Radishes are one of the most commonly grown vegetables in private vegetable gardens. They taste fantastic and when the weather is ideal for flowering, they exude a summery flair. But what happens to the fruit when radishes bloom? Are they then still suitable for consumption? The answers are below.


In order for the Raphanus sativus var. sativus to start flowering, certain weather conditions have to prevail. Prerequisites for flowering are usually strong temperature fluctuations. When it suddenly becomes warm and dry again after cold days, the Raphanus sativus var. sativus tends to bolt and as a result to produce flowers during the harvest period between spring (early) and autumn. There is therefore no fixed flowering time because the weather conditions can change from year to year, although summer causes many radishes to bloom, but other factors also play a role. But as a rule, sooner or later the radish always starts to bloom.

depth of the seed

The deeper the seed is placed, the higher the chance that radishes will shoot up quickly and, in the worst case, so quickly that no tubers will form in the first place. To prevent this, it is advisable to spread the seed loosely over the surface of the soil and/or to cover it with a very thin layer of soil at most. Then at least nothing stands in the way of the first tuber formation.

heat and drought

Especially during the summer months, the “danger” that flowers will form on the Raphanus sativus var. sativus is greatest when it is particularly warm and dry. It is usually not possible to prevent the formation of flowers, because if the humidity is increased by watering so that it does not dry off in the sun even during the day, there is an increased risk of burning. However, if it is too wet, you should not water it in the morning and evening as a preventative measure, because it does not tolerate wet conditions any more than it tolerates drought.


The ideal location for radishes is sun or semi-shade. Since a sunny spot provides heat more quickly and promotes drought, plants often form flowers more quickly here than in semi-shade.

tuber maturity

One of the key factors in promoting flowering is tuber maturity. If the tubers remain in the ground for too long and are not harvested early, substances are produced that promote flowering.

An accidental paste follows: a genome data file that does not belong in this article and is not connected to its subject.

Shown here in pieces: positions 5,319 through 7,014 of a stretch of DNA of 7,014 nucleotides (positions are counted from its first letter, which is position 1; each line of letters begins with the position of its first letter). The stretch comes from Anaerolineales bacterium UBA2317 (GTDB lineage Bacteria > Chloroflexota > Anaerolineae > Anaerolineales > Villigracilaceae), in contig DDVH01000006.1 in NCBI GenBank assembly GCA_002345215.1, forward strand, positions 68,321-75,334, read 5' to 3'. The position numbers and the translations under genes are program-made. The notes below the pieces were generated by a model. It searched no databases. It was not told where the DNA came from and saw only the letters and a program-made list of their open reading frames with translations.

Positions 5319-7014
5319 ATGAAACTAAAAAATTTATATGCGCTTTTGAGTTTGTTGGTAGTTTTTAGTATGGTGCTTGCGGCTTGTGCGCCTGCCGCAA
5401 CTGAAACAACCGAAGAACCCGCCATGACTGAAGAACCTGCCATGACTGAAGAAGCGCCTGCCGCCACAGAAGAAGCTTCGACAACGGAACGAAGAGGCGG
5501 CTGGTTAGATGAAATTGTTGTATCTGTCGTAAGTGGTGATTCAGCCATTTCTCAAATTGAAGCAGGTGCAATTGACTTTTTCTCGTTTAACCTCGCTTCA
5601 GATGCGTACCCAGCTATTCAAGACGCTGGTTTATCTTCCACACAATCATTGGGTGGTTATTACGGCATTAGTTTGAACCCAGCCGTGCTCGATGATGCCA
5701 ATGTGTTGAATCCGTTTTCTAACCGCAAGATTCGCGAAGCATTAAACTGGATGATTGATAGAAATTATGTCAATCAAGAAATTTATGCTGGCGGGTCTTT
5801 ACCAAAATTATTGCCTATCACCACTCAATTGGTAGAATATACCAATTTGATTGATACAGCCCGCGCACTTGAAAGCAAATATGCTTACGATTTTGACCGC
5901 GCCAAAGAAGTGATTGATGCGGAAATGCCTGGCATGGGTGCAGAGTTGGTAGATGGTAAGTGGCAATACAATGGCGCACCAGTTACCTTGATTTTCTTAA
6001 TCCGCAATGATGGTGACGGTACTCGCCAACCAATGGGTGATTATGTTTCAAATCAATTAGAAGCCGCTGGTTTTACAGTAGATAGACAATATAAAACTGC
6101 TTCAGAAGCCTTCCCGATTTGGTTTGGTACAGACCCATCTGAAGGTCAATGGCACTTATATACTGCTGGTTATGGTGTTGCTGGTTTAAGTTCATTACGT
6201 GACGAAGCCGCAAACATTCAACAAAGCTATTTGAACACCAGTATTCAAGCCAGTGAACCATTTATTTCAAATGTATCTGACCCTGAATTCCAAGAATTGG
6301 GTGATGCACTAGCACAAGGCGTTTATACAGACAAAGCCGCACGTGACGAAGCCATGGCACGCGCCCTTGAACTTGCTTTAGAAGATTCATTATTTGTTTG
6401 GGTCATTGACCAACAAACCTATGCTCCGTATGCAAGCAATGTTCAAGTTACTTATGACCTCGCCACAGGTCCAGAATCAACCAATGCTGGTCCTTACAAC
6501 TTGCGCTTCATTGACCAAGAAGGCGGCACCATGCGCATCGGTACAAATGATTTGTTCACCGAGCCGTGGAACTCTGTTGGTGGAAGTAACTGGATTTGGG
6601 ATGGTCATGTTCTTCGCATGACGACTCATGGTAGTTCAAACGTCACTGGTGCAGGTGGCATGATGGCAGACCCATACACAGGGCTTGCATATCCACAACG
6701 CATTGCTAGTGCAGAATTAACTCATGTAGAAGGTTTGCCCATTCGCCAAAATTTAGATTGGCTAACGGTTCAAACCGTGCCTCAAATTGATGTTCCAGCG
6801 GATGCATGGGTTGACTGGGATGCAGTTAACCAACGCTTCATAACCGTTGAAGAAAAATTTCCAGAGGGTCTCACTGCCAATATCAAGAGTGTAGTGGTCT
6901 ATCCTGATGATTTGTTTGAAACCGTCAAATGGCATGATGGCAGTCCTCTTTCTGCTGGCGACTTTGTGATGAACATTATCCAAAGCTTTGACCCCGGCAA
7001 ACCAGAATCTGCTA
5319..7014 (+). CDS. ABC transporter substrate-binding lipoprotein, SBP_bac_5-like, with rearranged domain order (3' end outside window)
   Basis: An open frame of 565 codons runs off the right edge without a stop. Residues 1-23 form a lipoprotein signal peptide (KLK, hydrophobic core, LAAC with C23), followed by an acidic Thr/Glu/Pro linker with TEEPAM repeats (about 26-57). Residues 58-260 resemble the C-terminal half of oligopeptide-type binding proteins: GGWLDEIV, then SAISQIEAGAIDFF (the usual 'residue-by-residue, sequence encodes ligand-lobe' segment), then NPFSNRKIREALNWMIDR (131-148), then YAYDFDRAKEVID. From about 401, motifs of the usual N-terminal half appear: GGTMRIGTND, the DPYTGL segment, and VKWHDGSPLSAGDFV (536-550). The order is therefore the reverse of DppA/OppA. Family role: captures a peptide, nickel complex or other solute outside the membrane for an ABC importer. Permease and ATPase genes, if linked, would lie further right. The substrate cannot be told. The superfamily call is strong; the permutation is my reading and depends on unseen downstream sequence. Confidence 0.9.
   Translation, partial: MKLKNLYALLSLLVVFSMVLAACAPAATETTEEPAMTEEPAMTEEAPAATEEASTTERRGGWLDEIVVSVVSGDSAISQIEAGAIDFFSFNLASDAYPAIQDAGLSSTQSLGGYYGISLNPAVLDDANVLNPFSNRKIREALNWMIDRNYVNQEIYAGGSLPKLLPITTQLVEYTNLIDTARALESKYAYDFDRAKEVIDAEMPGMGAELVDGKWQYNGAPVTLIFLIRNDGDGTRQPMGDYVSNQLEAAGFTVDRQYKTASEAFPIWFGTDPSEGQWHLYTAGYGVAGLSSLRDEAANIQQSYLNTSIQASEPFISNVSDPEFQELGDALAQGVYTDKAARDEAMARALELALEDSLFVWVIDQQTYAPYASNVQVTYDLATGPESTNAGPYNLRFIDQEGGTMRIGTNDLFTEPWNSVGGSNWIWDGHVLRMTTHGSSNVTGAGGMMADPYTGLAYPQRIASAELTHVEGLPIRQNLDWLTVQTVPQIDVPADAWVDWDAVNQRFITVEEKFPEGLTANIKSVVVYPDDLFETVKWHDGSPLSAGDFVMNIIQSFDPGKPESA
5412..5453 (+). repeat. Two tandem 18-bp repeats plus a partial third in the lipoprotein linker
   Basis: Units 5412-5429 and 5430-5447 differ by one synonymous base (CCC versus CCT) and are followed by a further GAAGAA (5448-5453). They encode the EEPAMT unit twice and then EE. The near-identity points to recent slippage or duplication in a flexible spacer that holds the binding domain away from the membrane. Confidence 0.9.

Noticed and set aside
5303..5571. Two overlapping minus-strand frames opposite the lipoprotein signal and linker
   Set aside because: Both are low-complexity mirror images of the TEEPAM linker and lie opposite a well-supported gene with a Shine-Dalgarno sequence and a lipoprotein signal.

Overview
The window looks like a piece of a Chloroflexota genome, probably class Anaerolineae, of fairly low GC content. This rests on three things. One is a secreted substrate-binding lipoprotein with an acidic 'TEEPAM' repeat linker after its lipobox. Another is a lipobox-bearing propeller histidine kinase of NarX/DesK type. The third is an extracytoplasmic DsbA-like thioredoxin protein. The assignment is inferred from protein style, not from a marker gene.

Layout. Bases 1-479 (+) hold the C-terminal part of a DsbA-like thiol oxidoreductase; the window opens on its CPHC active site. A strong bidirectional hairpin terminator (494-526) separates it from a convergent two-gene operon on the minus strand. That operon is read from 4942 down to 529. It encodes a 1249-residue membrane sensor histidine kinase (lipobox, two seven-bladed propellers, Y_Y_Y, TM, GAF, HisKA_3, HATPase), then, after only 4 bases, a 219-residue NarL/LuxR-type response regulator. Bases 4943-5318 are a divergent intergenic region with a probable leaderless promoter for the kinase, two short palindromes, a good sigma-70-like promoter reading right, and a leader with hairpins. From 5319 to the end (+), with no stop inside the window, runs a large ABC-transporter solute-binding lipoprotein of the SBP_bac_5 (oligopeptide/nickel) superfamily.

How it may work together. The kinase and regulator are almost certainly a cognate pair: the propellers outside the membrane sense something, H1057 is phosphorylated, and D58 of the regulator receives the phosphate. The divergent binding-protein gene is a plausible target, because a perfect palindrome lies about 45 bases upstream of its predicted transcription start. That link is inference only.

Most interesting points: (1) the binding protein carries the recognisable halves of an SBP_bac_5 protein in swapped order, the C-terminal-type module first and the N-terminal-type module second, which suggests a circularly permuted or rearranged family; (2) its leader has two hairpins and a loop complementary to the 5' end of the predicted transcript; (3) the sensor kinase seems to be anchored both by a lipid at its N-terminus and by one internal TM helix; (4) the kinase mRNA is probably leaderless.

Contrary to many rumors that vegetables are basically no longer suitable for eating as soon as the plants begin to flower, this is not the case with radishes. In theory, all parts of the plant can also be eaten during flowering if it weren’t for the flavor and fruity texture.

Eat despite flowering

When the radish begins to bloom, woody cell fibers form in the fruit. Here there is the maximum possibility to cut the woody fibers out of the tubers with a little effort in order to save at least a part for eating. Once the first flowers have developed well, the tubers are no longer suitable for cooking/consumption.


Once the shooting is detected, the flavor slowly changes, reaching an increasing bitter note with each passing day. If you still harvest quickly here, you can be lucky and the bitter substances have not yet spread in the fruit. As the flowers develop, the content of bitter substances increases, a furry taste also develops and the radishes become inedible.

Tip: Not only the tubers are edible from the Raphanus sativus var. sativus, but also the flowers and leaves. The flowers adorn all kinds of dishes and provide a tasty accent in salads, while the leaves can be prepared like spinach despite the flowers, provided they are fresh.

secure harvest

So that the flowering does not ruin the harvest of the tubers, one should prepare for the optimal harvest time. The following tips will help:

  • Note the sowing date
  • Set/note the harvest date after four to six weeks
  • Note that spring-like and sunny conditions can shorten the ripening period
  • Harvest immediately as soon as the tubers are between two and three centimeters in diameter

Consumption after flowering

Even if the tuber is no longer suitable for eating, the radish still offers edible parts of the plant after flowering: the seed pods. These form after the flowers have withered. They are ready to be harvested for use in salads, for example, when they have changed from their green color to yellowish-brown and their consistency has changed from hard to slightly soft. Then they have a mild-spicy minimal mustard-oily taste. If you miss the time, you can use the mature seeds for propagation.

seeds after flowering

Theoretically, propagation can be carried out with the seeds that form from the flowers of the radish. However, it should be taken into account that new plants usually form from the seeds of prematurely shot radishes, most of which also tend to shoot quickly. This means that the risk is then significantly higher of not being able to harvest tubers suitable for consumption from the seeds you have obtained yourself. If the risk of harvest loss due to seeds from shot radish plants is too high, you should use “ready-made seeds” from specialist shops.

Note: However, you should distance yourself from very cheap offers and/or ‘no-name’ products. Here it often happens that only seeds from plants that have been shot are included. This is usually not to be expected with seeds from well-known suppliers such as Baldur.

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